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Root Yield and Nutrient Removal of Four Cassava Cultivars Planted in Early Rainy Season of Northeastern Thailand: Crop Experienced to Drought at Mid-Growth Stage



Anan Polthanee, Rangrong Taboonmuang and Jawapa Manaonok
 
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ABSTRACT

The objectives of this study were to evaluate growth yield and nutrients removal of cassava cultivars planted in early rainy season under rainfed condition of Northeastern Thailand. Four cassava cultivars including Rayong-7, Rayong-11, Rayong-72 and Huaybong-80 were tested in randomized complete block design with four replications. The crops were planted in May and harvested after 345 days. Cassava plantation experienced to drought in December to March for four months. The results showed that the vigorous cultivar Rayong-7 gave highest of leaf dry weight, number of leaf retained per plant, number of new leaf produced per plant, number of storage root, storage root fresh weight per plant and storage root yield. Irrespective of nutrient removal; N, P and K removed ranges from 3.5-5.2, 0.62-0.85 and 3.5-5.3 kg t–1 fresh root weight, respectively depending on cassava cultivar. The cultivar Rayong-7 removed maximum quantities of N, the cultivar Rayong-11 and Huaybong-80 removed the highest quantities of P and K, respectively. Regardless of nutrient removal at different plant parts; N, P and K removed maximum quantities in leaf, stem and storage root, respectively.

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Anan Polthanee, Rangrong Taboonmuang and Jawapa Manaonok, 2016. Root Yield and Nutrient Removal of Four Cassava Cultivars Planted in Early Rainy Season of Northeastern Thailand: Crop Experienced to Drought at Mid-Growth Stage. Asian Journal of Crop Science, 8: 24-30.

DOI: 10.3923/ajcs.2016.24.30

URL: https://scialert.net/abstract/?doi=ajcs.2016.24.30
 
Received: July 28, 2015; Accepted: October 22, 2015; Published: December 15, 2015



INTRODUCTION

Northeastern region of Thailand has been considered among the various regions of the country to be the largest producer of cassava (Manihot esculenta Crant). This crop has been recognized as an important subsidiary cash crop beside sugarcane. Cassava planting usually takes place at the early of the rainy season starting from May-June and root yield could be harvested after being grown for 8-12 months. The climate of the Northeastern is tropical monsoon with a dry season from November to April and a wet season from May to October. In recent climate, temperature increased in November-January due-global warming in northeastern region (Polthanee and Promkhambut, 2014). This will in turn affect the performance of cassava crop. The worsening trend in climatic change with consequent high temperature resulted to high soil evaporation rate, thereby limiting soil moisture for plant growth. In general, cassava planted in early rainy season will be exposed to prolong drought at terminal (7-12 months) after planting growth stage. In Africa, the cassava growth cycle is typically interrupted by 3-6 months of drought, influencing various plant physiological processes resulting in depressed growth, development and economic yield (Pardales et al., 2001; Bakayoko et al., 2009). In general, cassava can withstand significant periods of drought stress. Mechanisms of drought tolerance in cassava have been identified such as avoidance, to partial stomatal closure to reduce transpiration (Connor and Palta, 1981; El-Sharkawy et al., 1984; Tardieu and Simonneau, 1998; Alves and Setter, 2000), development of extensive root systems and proportionally strategies reduction in leaf canopy (El-Sharkawy, 2007; Connor and Cock, 1981; Ike and Thurtell, 1981). In some study it has been reported that greater leaf retention has been correlated with drought tolerance (Lenis et al., 2006). Cassava cultivars differed in their vigor to water stress (El-Sharkawy and Cock, 1987; El-Sharkawy et al., 1992; CIAT., 1993; El-Sharkawy and Cadavid, 2002; El-Sharkawy, 2006). In general, cassava storage roots contain relatively large amounts of potassium (Amarasiri and Perera, 1975). Cassava removed N, P and K ranges 193-222, 23-27, 181-218 kg ha–1 in tuber yield respectively, depending on type of organic manure application (Amanullah et al., 2007). Lack of information available on nutrient removal at different plant parts and performance of cassava cultivars planted in early rainy season. Therefore, the objectives of this research was to evaluate growth and yield as well as nutrients removed by four cassava cultivars planted in the early rainy season of northeastern, Thailand.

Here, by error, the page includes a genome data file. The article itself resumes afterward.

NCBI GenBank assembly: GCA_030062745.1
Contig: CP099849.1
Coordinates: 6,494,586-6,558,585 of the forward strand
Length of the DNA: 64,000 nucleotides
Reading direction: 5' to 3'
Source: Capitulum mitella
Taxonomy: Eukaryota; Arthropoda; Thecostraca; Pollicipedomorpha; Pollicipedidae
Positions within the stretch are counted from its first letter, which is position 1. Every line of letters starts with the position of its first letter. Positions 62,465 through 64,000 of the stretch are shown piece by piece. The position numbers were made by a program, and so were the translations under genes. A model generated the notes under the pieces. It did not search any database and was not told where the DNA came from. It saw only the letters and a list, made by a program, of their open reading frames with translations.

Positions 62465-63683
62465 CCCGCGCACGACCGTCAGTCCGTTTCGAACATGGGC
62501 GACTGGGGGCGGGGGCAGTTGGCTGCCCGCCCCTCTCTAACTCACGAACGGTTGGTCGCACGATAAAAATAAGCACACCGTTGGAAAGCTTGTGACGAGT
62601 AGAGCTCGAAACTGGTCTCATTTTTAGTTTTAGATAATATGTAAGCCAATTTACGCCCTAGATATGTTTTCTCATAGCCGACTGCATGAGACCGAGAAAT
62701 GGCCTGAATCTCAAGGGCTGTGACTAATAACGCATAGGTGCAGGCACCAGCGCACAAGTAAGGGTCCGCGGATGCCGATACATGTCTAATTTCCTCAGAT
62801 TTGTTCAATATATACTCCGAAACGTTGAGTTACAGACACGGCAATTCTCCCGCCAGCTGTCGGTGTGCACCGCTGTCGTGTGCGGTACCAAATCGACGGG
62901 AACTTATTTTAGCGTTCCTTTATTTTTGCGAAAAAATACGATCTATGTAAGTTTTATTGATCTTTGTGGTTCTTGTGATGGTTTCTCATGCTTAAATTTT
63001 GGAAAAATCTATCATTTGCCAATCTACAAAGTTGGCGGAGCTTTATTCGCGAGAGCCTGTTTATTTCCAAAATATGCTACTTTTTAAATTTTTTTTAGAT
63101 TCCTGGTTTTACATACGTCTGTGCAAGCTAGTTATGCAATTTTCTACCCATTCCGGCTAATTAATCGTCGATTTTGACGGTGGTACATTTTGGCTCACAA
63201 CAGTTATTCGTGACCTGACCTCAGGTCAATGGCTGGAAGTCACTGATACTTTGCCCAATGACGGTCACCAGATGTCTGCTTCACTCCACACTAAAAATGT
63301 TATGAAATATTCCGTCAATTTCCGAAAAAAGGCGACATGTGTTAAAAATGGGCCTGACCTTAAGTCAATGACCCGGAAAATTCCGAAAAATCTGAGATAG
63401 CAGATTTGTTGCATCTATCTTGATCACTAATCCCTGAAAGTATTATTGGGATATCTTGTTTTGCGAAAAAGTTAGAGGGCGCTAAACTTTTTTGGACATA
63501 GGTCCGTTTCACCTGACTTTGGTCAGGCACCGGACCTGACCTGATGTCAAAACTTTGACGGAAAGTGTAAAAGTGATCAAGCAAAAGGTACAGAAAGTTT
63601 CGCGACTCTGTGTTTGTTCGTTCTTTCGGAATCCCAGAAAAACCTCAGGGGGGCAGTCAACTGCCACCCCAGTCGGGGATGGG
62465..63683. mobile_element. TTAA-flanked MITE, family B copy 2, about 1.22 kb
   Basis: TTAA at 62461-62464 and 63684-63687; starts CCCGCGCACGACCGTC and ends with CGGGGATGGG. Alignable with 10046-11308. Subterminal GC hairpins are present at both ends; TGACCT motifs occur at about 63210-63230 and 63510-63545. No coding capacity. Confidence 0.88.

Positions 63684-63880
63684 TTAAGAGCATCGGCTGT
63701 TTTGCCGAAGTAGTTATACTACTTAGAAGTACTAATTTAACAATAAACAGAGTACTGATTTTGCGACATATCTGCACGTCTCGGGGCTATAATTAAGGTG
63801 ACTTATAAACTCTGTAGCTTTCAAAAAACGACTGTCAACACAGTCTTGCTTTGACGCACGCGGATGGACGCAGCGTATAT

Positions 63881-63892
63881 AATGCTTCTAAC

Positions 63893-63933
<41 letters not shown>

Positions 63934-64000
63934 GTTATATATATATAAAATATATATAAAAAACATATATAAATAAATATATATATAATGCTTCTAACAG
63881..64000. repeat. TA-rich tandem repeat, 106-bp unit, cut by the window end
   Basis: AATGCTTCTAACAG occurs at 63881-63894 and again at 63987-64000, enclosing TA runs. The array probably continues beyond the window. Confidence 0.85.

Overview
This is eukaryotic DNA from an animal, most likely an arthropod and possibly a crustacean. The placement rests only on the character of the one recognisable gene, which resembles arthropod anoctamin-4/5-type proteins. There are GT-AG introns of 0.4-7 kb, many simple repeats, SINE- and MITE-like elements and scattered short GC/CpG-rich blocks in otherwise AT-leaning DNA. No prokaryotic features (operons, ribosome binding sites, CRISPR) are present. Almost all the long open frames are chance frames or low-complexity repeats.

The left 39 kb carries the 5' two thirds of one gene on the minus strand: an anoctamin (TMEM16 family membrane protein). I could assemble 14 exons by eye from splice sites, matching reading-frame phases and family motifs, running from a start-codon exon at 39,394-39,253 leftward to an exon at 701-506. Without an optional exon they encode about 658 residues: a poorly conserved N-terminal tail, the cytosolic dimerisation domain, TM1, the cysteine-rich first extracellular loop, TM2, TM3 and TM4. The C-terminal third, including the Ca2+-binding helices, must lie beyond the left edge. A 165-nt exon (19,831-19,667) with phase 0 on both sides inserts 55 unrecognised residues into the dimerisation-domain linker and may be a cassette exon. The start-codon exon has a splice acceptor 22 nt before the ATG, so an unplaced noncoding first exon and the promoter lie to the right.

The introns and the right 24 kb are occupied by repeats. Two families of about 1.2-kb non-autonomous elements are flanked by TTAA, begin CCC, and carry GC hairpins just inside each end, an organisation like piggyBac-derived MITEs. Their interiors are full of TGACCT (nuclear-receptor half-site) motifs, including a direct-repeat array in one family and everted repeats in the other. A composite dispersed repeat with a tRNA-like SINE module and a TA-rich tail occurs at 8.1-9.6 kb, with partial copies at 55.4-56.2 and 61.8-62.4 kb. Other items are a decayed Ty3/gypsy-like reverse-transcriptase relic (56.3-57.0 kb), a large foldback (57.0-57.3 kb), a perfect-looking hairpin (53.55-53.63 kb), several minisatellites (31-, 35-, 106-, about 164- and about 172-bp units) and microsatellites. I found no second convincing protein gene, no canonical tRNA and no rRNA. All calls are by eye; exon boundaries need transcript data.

MATERIALS AND METHOD

Experimental site: The field experiment was carried out at Faculty of Agriculture Farm, Khon Kaen University, Thailand in 2013-2014 (latitude 16°28'N, longitude 102°48'E, 200 ma.sl.). The planting date was May 20 and the crops were harvested at 345 Days After Planting (DAP). The soil texture of the experimental area is loamy sand with 6.4 pH, 0.017% total N, 28.11 mg kg–1 available P and 39.27 mg kg–1 exchangeable K. The field capacity and permanent wilting point of the soil were obtained as 12.68 and 2.85%, respectively.